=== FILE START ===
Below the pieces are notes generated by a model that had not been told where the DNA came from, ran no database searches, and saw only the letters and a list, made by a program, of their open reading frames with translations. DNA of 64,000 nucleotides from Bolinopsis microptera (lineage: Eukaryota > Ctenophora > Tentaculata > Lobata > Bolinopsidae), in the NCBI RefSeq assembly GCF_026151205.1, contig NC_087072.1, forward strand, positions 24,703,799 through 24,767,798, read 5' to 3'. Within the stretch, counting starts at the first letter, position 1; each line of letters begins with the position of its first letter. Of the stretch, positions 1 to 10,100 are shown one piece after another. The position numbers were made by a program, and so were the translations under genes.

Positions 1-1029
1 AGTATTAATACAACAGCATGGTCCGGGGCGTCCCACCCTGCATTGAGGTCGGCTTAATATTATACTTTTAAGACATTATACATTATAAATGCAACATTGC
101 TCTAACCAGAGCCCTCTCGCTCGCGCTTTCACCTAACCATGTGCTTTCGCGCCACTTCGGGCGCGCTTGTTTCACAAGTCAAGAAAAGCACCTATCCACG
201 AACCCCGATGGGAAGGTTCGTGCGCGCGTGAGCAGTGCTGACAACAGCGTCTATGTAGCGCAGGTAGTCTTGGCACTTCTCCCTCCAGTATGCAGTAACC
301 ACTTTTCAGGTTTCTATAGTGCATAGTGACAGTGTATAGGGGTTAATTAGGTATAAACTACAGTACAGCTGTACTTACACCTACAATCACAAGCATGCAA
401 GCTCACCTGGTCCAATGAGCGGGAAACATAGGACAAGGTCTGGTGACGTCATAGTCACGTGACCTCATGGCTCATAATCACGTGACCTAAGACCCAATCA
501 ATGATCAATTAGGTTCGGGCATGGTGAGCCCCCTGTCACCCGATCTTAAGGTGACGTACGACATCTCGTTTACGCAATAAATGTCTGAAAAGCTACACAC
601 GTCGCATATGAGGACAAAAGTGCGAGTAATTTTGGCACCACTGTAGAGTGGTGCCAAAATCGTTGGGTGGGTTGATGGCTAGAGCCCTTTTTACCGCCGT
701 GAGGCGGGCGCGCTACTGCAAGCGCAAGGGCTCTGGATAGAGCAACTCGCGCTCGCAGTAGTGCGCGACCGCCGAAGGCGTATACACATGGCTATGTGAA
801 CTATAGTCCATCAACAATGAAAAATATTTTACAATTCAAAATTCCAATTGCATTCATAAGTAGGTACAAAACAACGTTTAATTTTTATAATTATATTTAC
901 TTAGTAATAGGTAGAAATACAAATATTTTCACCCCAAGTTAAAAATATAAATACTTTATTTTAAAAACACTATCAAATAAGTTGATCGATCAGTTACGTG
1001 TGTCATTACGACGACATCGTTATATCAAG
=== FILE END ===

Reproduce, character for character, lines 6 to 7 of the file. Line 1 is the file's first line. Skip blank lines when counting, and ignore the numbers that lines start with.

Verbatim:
301 ACTTTTCAGGTTTCTATAGTGCATAGTGACAGTGTATAGGGGTTAATTAGGTATAAACTACAGTACAGCTGTACTTACACCTACAATCACAAGCATGCAA
401 GCTCACCTGGTCCAATGAGCGGGAAACATAGGACAAGGTCTGGTGACGTCATAGTCACGTGACCTCATGGCTCATAATCACGTGACCTAAGACCCAATCA